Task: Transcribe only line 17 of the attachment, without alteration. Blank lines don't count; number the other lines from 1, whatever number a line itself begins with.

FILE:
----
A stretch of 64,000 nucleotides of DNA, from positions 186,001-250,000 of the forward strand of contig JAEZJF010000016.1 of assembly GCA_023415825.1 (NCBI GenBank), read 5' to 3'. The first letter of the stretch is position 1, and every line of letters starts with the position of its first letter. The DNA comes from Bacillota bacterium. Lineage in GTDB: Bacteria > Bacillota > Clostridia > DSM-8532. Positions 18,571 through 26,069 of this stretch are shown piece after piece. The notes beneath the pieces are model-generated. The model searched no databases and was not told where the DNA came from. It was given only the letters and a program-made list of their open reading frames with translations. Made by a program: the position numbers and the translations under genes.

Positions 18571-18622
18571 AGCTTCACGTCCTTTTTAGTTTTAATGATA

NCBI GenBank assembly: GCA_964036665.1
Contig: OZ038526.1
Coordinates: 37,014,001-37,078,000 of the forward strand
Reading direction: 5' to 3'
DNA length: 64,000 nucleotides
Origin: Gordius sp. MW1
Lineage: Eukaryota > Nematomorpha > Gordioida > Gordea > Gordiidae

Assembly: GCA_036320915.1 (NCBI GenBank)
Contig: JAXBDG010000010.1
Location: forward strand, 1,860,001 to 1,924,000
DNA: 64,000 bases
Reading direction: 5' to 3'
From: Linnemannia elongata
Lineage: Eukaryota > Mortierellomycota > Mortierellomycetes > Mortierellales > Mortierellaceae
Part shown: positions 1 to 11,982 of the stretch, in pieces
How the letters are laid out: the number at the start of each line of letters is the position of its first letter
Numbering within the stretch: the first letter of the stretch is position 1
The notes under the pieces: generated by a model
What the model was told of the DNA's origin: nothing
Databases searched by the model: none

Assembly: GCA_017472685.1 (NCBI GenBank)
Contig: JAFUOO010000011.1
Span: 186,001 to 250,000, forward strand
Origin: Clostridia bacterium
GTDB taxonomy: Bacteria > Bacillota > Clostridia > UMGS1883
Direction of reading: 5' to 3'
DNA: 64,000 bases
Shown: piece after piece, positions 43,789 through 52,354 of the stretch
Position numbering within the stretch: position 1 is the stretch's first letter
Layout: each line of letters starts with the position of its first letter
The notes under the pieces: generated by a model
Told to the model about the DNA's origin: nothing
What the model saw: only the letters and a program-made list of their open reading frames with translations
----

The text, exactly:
Lineage: Eukaryota > Mortierellomycota > Mortierellomycetes > Mortierellales > Mortierellaceae